Small-business owners, you deserve a moment in the spotlight. In this regular column, we’ll highlight entrepreneurs from all over the U.S., in any number of industries, who can answer the question, “What makes you stand out from the crowd?” We know you’re proud of your accomplishments — now you can tell the world about them, too.
Tara Abraham, co-owner of Accel, answers our questions:
My name is: Tara Abraham
My business is: Accel Inc.
Location: Lewis Center, Ohio
Year founded: 1995
Number of employees: 250 Full Time, 600 Temporary Associates
Web address: accel-inc.com
What makes you stand out from the crowd?
Accel not only shrink-wraps and packages products, we immerse ourselves in clients’ processes and long-term strategies. We analyze a product or promotion and then plan accordingly to achieve maximum shelf appeal, cost savings and speed to market.
What’s the best part about owning your own business?
The best part of owning my own business along with my husband David is the satisfaction that comes from knowing that we are contributing to our employees’ livelihood and doing as much as we can to maintain a happy and safe work environment. We reward our employees throughout the year and at an awards ceremony held during our holiday party. The looks on their faces are deeply gratifying and most definitely one of the best parts of owning our own business.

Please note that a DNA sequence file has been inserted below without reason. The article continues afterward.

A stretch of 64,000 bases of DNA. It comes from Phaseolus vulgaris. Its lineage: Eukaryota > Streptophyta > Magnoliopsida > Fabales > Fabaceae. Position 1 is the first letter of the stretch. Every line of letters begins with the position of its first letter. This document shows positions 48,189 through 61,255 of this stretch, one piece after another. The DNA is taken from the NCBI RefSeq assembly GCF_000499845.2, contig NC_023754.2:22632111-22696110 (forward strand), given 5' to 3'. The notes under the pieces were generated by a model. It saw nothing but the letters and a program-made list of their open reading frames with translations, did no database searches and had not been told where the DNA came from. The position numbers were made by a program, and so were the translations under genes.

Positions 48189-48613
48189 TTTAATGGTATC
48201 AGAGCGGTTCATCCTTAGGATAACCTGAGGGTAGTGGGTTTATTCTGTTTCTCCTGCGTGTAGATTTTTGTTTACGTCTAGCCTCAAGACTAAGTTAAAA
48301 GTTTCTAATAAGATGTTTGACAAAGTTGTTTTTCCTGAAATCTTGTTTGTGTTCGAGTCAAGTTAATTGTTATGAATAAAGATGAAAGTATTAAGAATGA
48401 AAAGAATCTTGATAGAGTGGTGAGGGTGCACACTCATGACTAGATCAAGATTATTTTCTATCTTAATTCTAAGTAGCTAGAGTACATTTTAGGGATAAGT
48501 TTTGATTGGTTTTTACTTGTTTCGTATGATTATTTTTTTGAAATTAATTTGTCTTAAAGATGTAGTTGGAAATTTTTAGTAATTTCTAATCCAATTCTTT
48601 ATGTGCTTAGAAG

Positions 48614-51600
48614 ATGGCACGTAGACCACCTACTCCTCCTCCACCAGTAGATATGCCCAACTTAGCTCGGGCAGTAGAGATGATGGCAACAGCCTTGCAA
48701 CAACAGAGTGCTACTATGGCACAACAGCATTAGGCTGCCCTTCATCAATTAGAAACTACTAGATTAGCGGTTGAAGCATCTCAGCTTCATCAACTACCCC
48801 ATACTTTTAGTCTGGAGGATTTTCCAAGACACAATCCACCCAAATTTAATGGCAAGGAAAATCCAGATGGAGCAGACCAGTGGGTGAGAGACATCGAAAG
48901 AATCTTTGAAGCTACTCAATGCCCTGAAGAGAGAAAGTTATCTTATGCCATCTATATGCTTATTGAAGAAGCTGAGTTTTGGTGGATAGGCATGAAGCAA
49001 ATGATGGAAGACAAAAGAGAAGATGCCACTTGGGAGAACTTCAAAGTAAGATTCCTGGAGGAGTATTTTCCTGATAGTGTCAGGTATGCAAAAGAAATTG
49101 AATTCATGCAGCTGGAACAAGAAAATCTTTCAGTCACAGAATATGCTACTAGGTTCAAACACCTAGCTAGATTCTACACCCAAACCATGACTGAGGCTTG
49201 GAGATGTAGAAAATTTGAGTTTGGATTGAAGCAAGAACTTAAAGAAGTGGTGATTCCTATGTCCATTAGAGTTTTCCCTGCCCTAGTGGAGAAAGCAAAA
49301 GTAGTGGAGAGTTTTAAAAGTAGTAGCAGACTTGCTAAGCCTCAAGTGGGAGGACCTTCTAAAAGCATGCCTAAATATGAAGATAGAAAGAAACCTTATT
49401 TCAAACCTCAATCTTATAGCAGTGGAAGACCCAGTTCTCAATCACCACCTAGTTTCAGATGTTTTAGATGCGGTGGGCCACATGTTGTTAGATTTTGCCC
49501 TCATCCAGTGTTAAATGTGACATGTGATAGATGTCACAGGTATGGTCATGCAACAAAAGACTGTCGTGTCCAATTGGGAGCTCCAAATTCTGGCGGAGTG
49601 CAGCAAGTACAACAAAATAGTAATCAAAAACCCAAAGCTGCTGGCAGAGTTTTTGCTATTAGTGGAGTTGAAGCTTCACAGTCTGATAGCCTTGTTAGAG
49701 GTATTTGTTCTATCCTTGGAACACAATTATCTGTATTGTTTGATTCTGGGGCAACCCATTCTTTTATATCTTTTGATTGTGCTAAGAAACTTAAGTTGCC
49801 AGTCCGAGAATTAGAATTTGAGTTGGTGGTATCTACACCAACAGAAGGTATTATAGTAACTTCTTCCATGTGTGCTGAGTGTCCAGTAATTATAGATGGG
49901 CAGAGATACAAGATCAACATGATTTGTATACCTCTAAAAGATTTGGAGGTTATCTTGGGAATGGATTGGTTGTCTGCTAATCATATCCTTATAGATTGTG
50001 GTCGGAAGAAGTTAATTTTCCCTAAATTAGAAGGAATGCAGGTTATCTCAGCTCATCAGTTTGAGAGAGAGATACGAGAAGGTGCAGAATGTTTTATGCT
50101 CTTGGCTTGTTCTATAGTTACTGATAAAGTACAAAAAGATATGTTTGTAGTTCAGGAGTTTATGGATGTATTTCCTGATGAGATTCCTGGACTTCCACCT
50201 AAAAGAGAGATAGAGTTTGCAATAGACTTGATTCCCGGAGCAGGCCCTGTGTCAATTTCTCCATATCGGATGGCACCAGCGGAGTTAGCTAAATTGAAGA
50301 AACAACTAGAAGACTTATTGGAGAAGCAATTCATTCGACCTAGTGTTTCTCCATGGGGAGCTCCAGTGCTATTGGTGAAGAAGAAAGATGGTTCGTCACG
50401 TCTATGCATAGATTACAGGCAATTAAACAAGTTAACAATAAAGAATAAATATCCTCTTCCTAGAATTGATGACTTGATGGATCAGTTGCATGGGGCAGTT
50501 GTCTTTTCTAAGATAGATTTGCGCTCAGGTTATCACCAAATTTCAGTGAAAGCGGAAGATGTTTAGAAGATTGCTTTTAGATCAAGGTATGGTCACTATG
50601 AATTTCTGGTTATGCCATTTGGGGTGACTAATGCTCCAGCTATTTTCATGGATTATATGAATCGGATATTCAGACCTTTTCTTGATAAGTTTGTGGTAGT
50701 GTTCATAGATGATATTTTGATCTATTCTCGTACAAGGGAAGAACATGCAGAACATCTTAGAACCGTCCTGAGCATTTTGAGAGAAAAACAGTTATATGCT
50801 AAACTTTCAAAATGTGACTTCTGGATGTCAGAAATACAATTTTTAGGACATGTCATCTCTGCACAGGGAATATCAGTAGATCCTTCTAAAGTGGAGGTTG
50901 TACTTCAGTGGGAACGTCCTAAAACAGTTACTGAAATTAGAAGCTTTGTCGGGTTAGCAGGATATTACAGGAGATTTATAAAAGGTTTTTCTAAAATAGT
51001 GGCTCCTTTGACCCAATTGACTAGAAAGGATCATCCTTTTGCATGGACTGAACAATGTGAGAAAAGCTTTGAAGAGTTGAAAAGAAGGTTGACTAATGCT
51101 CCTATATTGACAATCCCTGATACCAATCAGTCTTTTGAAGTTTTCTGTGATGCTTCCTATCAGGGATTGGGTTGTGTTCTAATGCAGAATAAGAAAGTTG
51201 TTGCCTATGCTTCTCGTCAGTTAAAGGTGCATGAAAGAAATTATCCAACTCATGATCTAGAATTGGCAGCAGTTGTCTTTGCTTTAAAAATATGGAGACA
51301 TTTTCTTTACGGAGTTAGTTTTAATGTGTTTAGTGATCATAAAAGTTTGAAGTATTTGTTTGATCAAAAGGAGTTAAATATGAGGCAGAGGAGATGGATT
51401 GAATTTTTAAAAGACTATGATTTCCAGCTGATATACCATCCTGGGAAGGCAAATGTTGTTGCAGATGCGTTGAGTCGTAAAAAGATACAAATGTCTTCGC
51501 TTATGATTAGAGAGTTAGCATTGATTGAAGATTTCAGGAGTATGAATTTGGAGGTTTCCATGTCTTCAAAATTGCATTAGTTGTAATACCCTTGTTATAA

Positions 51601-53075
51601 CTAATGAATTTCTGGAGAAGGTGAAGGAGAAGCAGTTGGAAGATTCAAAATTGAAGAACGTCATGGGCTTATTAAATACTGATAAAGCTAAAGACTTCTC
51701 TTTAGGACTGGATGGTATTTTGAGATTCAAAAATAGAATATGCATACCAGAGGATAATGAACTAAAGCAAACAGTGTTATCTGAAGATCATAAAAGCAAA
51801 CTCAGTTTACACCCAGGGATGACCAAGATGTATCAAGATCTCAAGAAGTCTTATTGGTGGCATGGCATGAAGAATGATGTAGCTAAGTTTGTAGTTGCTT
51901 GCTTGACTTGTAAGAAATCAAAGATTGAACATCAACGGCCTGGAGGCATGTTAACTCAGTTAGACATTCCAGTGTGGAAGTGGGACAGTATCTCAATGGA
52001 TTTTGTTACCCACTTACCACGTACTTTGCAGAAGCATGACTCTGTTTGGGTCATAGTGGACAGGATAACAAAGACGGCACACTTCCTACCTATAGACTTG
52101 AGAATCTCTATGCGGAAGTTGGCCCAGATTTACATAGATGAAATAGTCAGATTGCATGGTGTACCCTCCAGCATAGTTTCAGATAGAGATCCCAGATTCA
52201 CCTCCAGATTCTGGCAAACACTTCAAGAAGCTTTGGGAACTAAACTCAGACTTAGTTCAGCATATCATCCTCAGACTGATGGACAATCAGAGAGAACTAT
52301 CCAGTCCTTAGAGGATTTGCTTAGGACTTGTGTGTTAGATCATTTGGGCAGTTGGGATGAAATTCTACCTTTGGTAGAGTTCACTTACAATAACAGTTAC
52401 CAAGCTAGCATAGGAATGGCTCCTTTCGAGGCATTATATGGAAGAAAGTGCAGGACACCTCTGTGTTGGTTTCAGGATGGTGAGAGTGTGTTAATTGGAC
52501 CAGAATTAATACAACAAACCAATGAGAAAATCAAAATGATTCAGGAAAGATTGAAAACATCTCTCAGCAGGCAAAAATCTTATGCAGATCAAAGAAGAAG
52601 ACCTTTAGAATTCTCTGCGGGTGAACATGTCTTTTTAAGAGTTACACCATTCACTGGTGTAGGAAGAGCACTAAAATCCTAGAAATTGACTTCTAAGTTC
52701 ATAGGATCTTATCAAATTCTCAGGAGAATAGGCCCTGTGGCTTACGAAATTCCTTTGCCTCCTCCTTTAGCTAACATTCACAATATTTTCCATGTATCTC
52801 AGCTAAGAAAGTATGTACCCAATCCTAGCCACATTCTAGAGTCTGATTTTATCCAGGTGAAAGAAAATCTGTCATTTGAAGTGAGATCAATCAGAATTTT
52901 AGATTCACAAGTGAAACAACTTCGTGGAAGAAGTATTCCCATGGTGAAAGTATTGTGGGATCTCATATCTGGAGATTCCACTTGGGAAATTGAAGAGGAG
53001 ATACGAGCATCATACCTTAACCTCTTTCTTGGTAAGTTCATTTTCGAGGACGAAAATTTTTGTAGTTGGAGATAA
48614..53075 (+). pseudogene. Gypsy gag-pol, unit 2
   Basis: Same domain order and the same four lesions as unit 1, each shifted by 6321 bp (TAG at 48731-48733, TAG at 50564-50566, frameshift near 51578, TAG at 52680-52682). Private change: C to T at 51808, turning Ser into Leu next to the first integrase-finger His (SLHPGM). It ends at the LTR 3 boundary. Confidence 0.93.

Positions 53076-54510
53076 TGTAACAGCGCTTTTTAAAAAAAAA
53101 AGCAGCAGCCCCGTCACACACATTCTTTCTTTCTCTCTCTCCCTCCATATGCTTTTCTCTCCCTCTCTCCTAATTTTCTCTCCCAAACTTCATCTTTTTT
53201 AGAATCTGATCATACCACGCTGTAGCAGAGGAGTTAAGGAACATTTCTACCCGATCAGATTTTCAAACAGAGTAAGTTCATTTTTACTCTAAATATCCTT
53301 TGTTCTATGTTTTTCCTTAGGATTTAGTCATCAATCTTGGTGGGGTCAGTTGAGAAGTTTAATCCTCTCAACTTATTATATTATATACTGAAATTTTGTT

What’s the biggest hurdle you’ve overcome?
A huge hurdle that Accel faced was rapid expansion. We added warehouse after warehouse, until our operations were housed in TWELVE buildings! It was a logistical nightmare. It got so tough to navigate and orchestrate the work from so many locations, that we decided to build our current facility. The new building has helped us grow even more quickly, as our capacity is so much greater. What I learned from that experience was to really sit down and devise a plan for not only your current situation, but also for the future.
What’s the best business advice you can offer?
The single most important part of anyone’s job, besides performance of course, is networking. The old adage: “It is not what you know, it’s who you know” is true. The larger and more solid your network is, the higher your possibility for success. I participate in a multitude of trade organizations, professional organizations, boards and philanthropic initiatives. Your networking should not solely be focused on business, but it should also include philanthropy and social responsibility and benefit your community. Remember, your community takes care of you; you have a responsibility to take care of it.
Which organization referred you to smSmallBiz’s Stand Out?
Women’s Business Enterprise National Council or WBENC .
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